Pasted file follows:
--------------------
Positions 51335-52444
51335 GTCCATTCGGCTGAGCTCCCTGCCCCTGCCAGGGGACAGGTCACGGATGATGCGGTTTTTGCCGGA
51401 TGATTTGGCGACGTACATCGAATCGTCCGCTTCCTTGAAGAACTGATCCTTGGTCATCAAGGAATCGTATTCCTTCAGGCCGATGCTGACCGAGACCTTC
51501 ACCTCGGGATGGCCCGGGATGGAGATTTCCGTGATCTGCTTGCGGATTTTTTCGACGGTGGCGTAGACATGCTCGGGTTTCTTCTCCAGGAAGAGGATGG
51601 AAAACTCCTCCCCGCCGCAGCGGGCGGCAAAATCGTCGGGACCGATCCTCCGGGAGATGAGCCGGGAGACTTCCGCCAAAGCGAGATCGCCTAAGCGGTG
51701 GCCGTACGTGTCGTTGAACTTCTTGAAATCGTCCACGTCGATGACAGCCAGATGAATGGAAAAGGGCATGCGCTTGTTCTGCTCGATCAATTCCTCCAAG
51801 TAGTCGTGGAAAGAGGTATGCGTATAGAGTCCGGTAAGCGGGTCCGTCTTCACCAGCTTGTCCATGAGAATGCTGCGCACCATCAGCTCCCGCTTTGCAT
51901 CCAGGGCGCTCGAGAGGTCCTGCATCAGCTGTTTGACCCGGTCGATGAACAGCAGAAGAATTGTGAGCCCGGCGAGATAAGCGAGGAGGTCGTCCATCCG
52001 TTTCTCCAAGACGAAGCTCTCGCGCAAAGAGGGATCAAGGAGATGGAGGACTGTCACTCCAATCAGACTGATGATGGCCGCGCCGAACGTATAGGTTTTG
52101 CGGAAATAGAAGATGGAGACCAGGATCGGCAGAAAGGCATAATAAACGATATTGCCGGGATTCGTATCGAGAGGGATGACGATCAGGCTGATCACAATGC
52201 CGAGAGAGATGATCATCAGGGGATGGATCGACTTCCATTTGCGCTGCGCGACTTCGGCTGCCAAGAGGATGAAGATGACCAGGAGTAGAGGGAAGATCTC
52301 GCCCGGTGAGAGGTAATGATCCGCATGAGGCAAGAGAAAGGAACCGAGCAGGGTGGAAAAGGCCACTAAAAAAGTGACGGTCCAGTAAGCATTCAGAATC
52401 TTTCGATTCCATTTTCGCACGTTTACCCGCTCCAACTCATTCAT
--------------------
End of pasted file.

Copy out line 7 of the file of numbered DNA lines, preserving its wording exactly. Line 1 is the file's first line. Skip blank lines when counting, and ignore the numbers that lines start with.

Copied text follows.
51801 TAGTCGTGGAAAGAGGTATGCGTATAGAGTCCGGTAAGCGGGTCCGTCTTCACCAGCTTGTCCATGAGAATGCTGCGCACCATCAGCTCCCGCTTTGCAT